Spain's yields are lower than Italy's at the short end but higher for all the longer dated bonds. It's worth understanding the reasons for this "inflection" in the curve differential.
|Italy (orange) and Spain (white) sovereign yield curves (Bloomberg)|
Here are some facts:
1.The target bond sales for Italy and Spain in 2012 are given here.
Reuters: Experts estimate Spain needs to raise about 177 billion euros gross in 2012. This compares with Italy's plan to raise 450 billion euros in gross terms, including bills and bonds.Note that these are gross numbers including rolling short term bills more than once per year.
2. A large portion of that issuance is short term, (in particular Italy has a massive amount of short term bills to roll).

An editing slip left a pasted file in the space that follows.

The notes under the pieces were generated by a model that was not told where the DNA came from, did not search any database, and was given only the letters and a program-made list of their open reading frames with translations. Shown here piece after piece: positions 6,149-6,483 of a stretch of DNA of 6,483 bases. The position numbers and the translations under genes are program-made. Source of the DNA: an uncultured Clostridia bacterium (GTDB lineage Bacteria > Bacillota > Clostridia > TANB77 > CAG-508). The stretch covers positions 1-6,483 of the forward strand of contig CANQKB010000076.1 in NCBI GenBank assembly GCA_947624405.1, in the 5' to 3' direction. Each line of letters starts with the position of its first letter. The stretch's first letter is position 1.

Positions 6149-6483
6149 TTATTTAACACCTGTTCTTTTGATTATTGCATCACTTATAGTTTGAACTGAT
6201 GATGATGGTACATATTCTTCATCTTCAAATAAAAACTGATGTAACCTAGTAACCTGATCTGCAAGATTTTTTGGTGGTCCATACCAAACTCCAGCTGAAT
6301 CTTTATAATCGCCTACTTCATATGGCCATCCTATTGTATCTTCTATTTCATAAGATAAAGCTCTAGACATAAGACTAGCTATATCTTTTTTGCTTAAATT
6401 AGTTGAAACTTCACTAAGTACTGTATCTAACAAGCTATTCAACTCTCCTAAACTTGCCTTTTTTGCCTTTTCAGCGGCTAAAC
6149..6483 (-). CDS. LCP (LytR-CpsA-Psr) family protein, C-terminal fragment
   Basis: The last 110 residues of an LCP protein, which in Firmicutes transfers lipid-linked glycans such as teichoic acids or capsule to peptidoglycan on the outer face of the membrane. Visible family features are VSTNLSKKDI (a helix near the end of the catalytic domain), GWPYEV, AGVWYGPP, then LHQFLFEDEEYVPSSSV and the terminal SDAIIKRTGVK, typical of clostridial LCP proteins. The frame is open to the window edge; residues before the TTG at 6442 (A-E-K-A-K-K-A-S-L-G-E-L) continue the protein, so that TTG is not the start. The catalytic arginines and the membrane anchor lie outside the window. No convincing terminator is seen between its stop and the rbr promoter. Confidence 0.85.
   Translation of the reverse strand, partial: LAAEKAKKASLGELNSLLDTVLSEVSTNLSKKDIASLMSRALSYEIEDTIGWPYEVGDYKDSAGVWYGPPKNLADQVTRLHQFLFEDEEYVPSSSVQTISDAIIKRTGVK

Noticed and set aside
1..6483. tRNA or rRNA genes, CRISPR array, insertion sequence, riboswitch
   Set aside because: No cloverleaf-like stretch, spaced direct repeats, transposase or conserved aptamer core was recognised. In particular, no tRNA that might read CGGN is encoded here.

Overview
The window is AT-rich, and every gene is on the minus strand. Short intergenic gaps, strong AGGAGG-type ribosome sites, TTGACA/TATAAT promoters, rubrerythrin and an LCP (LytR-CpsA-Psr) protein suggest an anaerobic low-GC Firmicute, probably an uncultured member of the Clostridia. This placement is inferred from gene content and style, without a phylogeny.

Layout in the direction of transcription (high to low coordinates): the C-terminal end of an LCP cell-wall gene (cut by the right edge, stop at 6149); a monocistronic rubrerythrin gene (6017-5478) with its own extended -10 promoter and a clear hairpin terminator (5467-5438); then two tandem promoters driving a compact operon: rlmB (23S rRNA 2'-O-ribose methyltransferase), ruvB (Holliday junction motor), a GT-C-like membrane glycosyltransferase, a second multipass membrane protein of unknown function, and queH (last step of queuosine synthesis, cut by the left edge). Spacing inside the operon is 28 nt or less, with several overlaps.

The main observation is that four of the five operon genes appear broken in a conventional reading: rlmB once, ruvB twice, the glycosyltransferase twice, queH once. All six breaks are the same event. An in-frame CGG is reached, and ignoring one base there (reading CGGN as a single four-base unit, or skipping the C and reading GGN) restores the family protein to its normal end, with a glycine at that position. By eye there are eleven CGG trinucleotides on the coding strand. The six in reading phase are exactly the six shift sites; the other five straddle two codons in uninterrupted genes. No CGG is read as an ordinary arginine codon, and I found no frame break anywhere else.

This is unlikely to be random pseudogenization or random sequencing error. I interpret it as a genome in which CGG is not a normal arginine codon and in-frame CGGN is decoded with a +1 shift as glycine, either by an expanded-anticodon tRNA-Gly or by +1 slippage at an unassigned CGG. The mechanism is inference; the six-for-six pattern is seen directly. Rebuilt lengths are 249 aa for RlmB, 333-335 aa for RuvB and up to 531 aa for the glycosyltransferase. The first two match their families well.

3. According to BNP Paribas, Italy has sold about a third of the paper targeted for this year. Spain on the other hand has managed to sell nearly half.
That means that in the short term, Italy's bonds will dominate the supply (particularly bills), putting some upward pressure on short term Italian yields. But in the long run the market believes that Spain presents a materially greater risk than Italy.
Update: Please see some insightful comments by Rik and Kostas Kalevras